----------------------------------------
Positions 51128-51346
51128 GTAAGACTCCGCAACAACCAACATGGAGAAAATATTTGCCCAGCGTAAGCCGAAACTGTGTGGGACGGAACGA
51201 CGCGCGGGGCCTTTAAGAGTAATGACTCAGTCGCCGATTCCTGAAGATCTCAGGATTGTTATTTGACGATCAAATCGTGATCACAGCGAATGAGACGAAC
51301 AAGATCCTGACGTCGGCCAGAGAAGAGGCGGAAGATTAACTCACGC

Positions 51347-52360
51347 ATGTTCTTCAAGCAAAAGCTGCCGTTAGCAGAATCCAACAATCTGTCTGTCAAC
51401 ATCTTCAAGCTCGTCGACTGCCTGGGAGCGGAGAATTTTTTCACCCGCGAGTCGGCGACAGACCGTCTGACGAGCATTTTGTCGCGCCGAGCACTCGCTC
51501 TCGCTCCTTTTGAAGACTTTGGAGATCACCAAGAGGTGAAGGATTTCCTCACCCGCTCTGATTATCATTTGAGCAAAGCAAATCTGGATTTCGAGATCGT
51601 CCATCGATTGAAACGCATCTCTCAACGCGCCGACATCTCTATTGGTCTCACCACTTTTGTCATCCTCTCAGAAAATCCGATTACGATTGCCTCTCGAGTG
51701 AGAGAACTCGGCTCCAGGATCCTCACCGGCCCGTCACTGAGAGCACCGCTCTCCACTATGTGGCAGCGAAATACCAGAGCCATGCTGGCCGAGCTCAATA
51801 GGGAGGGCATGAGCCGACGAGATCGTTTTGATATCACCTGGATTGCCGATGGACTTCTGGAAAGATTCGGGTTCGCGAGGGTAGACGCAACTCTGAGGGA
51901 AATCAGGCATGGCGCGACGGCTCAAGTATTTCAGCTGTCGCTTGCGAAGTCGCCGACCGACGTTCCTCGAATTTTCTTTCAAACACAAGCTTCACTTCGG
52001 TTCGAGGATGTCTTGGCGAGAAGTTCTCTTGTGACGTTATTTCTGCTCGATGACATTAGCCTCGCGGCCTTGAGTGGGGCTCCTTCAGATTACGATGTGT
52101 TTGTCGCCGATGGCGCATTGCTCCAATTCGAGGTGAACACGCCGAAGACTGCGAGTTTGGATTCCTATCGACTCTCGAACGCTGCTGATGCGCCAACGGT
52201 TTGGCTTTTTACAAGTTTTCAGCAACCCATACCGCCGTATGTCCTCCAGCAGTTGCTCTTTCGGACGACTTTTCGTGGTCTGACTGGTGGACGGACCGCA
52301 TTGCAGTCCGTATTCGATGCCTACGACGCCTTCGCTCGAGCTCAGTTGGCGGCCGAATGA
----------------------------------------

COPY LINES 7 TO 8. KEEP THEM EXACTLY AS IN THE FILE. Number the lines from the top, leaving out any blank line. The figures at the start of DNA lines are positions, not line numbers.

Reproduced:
51401 ATCTTCAAGCTCGTCGACTGCCTGGGAGCGGAGAATTTTTTCACCCGCGAGTCGGCGACAGACCGTCTGACGAGCATTTTGTCGCGCCGAGCACTCGCTC
51501 TCGCTCCTTTTGAAGACTTTGGAGATCACCAAGAGGTGAAGGATTTCCTCACCCGCTCTGATTATCATTTGAGCAAAGCAAATCTGGATTTCGAGATCGT